A Bouquet Of Paintbrushes For Mother Mary

I knew it would come to me if I was patient and didn’t think about it too much.

And that’s just what happened this morning as I was piecing together my Shibori Hankie Quilt. I had the idea that a flower should be growing from my Mother Mary’s praying hands.  But which flower? That was the question running just under the surface of my consciousness.

Then it popped into my head, Indian Paintbrush.  Perfect because of the paintbrush reference connecting Mother Mary to Sue Silverstein’s art room.

I stopped what I was doing and googled Indian Paintbrush finding its proper name to be Castilleja.  Then I dug deeper having a feeling that the name “Indian Paintbrush” like the name “Wandering Jew” for the spiderwort houseplant,  was derogatory.

(Jon recently bought me an Inch Plant, which I knew from my childhood as a Wandering Jew.  I had the same feeling about the name of that plant when I said it out loud to Jon. When Jon researched it he found its origins were anti-Semitic ).

I found a bunch of different myths telling the story of how Indian Paintbrush got its name, but none of the writing seemed to be by Native Americans. Then I came across a blog post on Broken Walls and Narratives addressing the racism of certain plants and flowers. “Indian Paintbrush” and “Wandering Jew” were both there as well as some other plants I was unfamiliar with.

The author, (whose name I couldn’t find) wrote….

“…it could easily be called Paintbrush plant. Using the word “Indian” invokes something wild, mythical, or even something silly (such as literally using the plant as a paintbrush).  It reduces Native Americans into an idea about something primitive, whimsical, or even non-existent rather than actual, living people, with actual uses for plants.” 

“There is also a colonizing tone to these names, as these are not the names that Native Americans themselves gave the plants but imagined names from colonizers and their descendants.”

This makes sense to me,  it’s just the kind of thing I had been thinking without knowing the origins of the name.  And not something  I want to propagate.

So I decided flowers weren’t necessary.   Instead, my Mother Mary will simply be holding a bouquet of paintbrushes.

 

7 thoughts on “A Bouquet Of Paintbrushes For Mother Mary

  1. I love how you came to the decision to use paintbrushes in Mother Mary’s hands. In fact, I love the way you are portraying Mary. It brings peace to my heart when I look at her. I was raised Roman Catholic though no longer practice. But Mother Mary has always stayed with me, sometimes in the background but always there. Thank you for this beautiful portrayal of her.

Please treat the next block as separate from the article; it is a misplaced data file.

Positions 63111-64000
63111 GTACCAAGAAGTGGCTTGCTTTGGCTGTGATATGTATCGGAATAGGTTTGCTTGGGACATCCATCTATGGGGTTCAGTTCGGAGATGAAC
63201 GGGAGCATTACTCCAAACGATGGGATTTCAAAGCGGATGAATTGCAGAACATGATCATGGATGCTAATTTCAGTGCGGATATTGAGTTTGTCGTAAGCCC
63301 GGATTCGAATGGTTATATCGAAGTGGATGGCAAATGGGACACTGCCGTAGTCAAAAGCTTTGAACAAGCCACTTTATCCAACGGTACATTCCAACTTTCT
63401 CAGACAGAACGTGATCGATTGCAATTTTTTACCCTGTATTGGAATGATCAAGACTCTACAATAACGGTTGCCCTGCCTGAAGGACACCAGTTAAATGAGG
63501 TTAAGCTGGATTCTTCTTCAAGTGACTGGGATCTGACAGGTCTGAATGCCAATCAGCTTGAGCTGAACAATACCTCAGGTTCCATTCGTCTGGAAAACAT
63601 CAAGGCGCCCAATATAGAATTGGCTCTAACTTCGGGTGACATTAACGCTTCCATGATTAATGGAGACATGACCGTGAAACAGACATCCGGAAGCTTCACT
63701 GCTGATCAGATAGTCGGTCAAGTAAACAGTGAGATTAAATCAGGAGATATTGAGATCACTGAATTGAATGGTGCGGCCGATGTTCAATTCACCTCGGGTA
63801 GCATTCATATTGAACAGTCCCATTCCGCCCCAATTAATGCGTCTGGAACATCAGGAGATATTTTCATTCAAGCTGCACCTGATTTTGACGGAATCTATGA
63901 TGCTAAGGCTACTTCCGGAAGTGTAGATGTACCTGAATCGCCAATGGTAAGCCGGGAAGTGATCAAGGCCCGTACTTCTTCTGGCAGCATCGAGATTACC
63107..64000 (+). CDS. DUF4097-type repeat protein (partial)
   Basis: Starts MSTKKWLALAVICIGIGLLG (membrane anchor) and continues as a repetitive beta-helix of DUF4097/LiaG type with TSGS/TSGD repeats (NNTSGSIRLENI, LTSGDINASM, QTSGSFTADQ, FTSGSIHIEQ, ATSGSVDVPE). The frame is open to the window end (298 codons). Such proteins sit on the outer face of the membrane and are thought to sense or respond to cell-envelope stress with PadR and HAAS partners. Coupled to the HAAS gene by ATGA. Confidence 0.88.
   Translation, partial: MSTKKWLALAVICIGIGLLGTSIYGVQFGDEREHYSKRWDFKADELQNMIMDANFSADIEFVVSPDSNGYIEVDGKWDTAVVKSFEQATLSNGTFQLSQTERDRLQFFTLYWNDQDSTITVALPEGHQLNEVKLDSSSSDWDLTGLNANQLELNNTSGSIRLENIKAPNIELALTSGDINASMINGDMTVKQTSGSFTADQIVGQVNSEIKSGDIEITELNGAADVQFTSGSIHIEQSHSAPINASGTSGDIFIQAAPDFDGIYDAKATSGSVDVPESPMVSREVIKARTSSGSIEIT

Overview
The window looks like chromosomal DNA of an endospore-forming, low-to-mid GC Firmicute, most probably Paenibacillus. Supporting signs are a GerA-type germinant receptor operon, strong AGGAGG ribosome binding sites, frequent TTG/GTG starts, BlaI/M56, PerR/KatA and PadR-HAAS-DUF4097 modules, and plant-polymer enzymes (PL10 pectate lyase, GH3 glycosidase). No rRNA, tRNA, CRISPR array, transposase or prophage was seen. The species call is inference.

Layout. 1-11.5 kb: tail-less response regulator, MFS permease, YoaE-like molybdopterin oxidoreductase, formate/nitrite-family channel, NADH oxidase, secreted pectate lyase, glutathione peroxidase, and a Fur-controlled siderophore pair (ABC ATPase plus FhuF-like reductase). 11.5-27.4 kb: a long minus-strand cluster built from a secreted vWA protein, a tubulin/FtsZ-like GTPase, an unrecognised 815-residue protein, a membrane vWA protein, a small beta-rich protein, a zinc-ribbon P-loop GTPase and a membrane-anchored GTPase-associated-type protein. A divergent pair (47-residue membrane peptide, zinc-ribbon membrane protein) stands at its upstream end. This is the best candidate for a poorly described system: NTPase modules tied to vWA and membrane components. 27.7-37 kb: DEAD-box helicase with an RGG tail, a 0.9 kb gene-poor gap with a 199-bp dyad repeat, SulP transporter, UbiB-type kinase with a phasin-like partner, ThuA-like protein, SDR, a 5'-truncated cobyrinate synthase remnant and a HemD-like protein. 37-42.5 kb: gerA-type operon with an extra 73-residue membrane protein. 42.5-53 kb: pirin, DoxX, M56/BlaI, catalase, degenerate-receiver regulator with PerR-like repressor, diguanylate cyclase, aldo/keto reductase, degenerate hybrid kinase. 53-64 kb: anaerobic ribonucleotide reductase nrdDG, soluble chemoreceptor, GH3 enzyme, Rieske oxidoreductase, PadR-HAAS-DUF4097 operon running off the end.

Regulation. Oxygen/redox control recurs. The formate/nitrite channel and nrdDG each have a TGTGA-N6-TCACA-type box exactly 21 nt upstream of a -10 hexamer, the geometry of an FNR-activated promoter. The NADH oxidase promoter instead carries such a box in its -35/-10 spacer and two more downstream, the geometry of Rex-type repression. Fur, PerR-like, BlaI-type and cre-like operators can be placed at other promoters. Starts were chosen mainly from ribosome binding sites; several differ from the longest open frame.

1. Thanks for your Mother MAry Story Pat. I love hearing how she touches so many people. I’m glad to hear you like the paintbrushes, being you have a relationship with Mary.

  2. It’s too bad the beautiful wild flower which graces my meadow every Summer has had its name reduced to an “anti” label. This flower grows in my meadow. Every year my mom visited my home she would comment on their beauty and how as a child near Canada would pick them for her mother, who passed when she was seven. I asked their name and she said “Indian Paint Brush”. I thought how appropriate a name, as the colors were as vivd as the sunset.
    Just found this on Google:
    “How the Indian Paintbrush was named. The name of this flower is based on the legend of an Indian who wanted to paint a sunset. Frustrated that he could not produce any of the colors that matched the beauty of a sunset, he asked the Great Spirit for help… thus the name”.
    Maria, I simply adore your Mother Mary. Her face is perfection. Jean
    I hope many Native American’s would be happy this legend of the naming still lives on.

    1. I don’t think the name of the flower has to change your feeling and memories Jean. I understand that they are important to you. I read so many different stories about how the “Indian Paintbrush” got its name, but none were written by Native Americans. So many words, names and phrases change over time. I think of it as an evolution. My identity is important to me so I like to give the same respect to others in how they identify themselves.
      I appreciate your good words about my Mother Mary.

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